Student Internships Gain Donor Support
From Chicago to Alaska to China, Knox students receive support for internships through gifts from Knox alumni, parents, and friends
June 24, 2013
From Chicago to Alaska to China, eight Knox College students pursuing internships this summer in non-profit service, environmental conservation, and community development are receiving support for their positions through gifts from Knox College alumni, parents, and friends. Unique to Knox, these supported internship programs compensate students as they gain experience in critical sectors for the nation's future.
"Internships that are supported by donors provide new opportunities for Knox students, businesses and non-profit organizations that might not have been able to initiate internships on their own," said Terrie Saline, coordinator of Knox's Bastian Center for Career and Pre-professional Development.
Schwartzman Environmental Fund
The Schwartzman Environmental Fund will support three internships. Max Potthoff '14, an environmental studies and creative writing major, will intern with Environ Consulting in Shanghai, China; Jason Deschamps '16, an environmental studies major, with the Wild Chimpanzee Foundation in West Africa; and Zoe Marzluff '15, an international relations and environmental studies major, with Growing Power in Milwaukee, Wisconsin.
The Schwartzman Environmental Fund was created by Knox alumni Rick '79 and Anne Johnson Veague '80, to support internships for Knox students, after an internship helped their son, Thomas Veague '12, to jumpstart his career in environmental advocacy. Now with the American Council On Renewable Energy in Washington, DC, Thomas Veague was the recipient of a Conservation/Rural Development Internship in 2011 that allowed him to work at The Alliance for Affordable Energy in New Orleans. The Schwartzman fund is named in honor of one of Veague's teachers at Knox, Peter Schwartzman, associate professor and chair of environmental studies.
Allison Fry (second from left) leads a 'Take Back the Night' march. Her internship goal: translate activism into a career.
Hirsch-Zucker Endowed Fund for Non-Profit Internships
Gabrielle Charles '14 and Allison Fry '15 are both receiving support from the Hirsch-Zucker Endowed Fund for Non-Profit Internships. Created by Knox alumni Paul Zucker '78 and Susan Haerr Zucker '78, the fund provides financial assistance for students participating in internships with non-profit organizations.
Charles, majoring in anthropology/sociology and economics, will intern at Urban Anthropology, Inc. in Milwaukee, Wisconsin, conducting research within immigrant communities and helping young people in the city create a mural about the history of Milwaukee.
Fry, majoring in gender and women's studies, will work with CodePink in Washington, DC. "When I learned about this internship opportunity at CodePink, I realized that my activism could translate into a career," said Fry.
In an off-campus program last year in Australia, Michael Belitz studied rainforest conservation (and snorkeled the Great Barrier Reef). This summer, he's headed for a conservation internship in Alaska.
Wild Salmon Conservation and Restoration Internship Fund
Michael Belitz '14 will spend the summer in Alaska working with the Sitka (Alaska) Conservation Society, supported by the Wild Salmon Conservation and Restoration Internship Fund. The fund is made possible by former Knox faculty member Nic Mink, with additional support from Knox and the Sitka Conservation Society. "Learning how a well-established conservation society runs their operations would be extremely beneficial in aiding my future endeavors," said Belitz.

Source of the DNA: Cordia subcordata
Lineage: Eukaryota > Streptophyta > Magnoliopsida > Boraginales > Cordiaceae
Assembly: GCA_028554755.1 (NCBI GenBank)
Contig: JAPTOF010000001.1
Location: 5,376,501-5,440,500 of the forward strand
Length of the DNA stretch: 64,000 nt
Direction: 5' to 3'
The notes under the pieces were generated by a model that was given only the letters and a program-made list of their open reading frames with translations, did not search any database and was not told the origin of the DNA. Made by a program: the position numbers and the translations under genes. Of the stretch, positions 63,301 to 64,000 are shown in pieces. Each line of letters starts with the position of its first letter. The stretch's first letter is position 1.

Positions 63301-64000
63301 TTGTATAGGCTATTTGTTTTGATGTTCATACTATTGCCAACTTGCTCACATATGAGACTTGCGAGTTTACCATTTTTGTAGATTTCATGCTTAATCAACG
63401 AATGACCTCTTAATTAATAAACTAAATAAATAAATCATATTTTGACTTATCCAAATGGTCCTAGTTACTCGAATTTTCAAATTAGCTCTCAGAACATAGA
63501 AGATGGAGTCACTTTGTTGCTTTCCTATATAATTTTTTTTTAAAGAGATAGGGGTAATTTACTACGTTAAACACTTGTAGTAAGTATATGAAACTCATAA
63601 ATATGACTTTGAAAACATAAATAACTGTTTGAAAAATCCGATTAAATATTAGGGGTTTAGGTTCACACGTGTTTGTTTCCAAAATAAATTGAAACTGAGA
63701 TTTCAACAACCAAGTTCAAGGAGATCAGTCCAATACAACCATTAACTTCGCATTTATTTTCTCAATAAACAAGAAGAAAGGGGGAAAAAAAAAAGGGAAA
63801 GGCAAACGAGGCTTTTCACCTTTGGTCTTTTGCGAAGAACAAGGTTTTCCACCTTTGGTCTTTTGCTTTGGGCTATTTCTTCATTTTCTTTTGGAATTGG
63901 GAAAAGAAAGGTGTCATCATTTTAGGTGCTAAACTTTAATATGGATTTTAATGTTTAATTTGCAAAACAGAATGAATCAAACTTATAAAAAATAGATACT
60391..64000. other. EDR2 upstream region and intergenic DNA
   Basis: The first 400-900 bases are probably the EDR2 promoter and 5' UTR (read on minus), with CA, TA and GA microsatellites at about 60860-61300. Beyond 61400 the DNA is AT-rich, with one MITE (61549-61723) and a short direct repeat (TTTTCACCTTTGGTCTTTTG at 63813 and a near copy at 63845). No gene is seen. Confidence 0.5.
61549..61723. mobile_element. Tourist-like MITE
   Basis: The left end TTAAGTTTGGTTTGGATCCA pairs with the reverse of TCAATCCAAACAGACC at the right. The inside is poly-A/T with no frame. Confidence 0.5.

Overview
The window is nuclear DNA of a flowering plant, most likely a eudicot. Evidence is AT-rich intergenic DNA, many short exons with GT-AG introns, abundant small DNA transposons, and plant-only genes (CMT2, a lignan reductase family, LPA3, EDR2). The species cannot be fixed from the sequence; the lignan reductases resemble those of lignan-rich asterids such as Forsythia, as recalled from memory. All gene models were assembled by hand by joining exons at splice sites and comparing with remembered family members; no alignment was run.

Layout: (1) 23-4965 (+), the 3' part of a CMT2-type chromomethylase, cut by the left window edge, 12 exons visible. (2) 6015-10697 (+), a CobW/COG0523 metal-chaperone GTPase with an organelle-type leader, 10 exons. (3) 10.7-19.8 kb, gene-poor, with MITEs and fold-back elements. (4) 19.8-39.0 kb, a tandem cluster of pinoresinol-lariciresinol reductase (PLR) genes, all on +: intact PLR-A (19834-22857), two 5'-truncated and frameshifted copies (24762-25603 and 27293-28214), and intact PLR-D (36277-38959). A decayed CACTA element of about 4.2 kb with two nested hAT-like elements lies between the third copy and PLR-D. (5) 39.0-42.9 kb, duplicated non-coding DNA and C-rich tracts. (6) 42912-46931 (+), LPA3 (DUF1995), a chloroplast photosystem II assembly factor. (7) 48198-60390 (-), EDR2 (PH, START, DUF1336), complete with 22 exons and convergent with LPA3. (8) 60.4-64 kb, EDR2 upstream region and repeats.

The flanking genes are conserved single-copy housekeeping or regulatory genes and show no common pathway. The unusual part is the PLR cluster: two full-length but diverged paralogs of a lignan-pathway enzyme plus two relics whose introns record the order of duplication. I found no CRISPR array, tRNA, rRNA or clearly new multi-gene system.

Conservation/Rural Development Internship Fund
Two students will have their hands full, as they work with a business maintenance operation that is expanding into sustainable living and construction, in internships supported by the Conservation/Rural Development Internship Fund.
The Conservation/Rural Development Internship Fund was created by Gary and Jana Funk, the parents of a Knox graduate, Megan Funk '12. Last year, Gary Funk also helped organize the KnoxCorps program, a community service initiative created by Knox College and the Galesburg Community Foundation.
The students, Neal Moon '14, and Marie Anderson '14, will help set up Artisan Farms, which will produce hydroponic systems for growing food using less land and water. They will also work with Artisan Brick and Stone Restoration, which repairs historic buildings as an alternative to demolition or new construction.
"I hope to enter the field of environmental policy-making, and this internship will give me experience in dealing with different entities that all have different priorities, whether they're addressing structurally at-risk historic buildings or waste aversion and sustainable food production," said Anderson.
Moon, who also plays football at Knox, said the internship will combine his interest in historic preservation with his "passion for intensive physical labor... My previous experience includes six and a half years working on a farm, and one summer working for a grain elevator on the Mississippi River."
The Bastian Center for Career and Pre-Professional Development at Knox College helps Knox students arrange internships and volunteer service, enter the job market and plan for graduate school -- including more than 80 internships and job experiences in 2012-13 alone. For employers, the center coordinates on-campus interviewing and recruiting events. All of the center's resources on campus are also available to Knox alumni.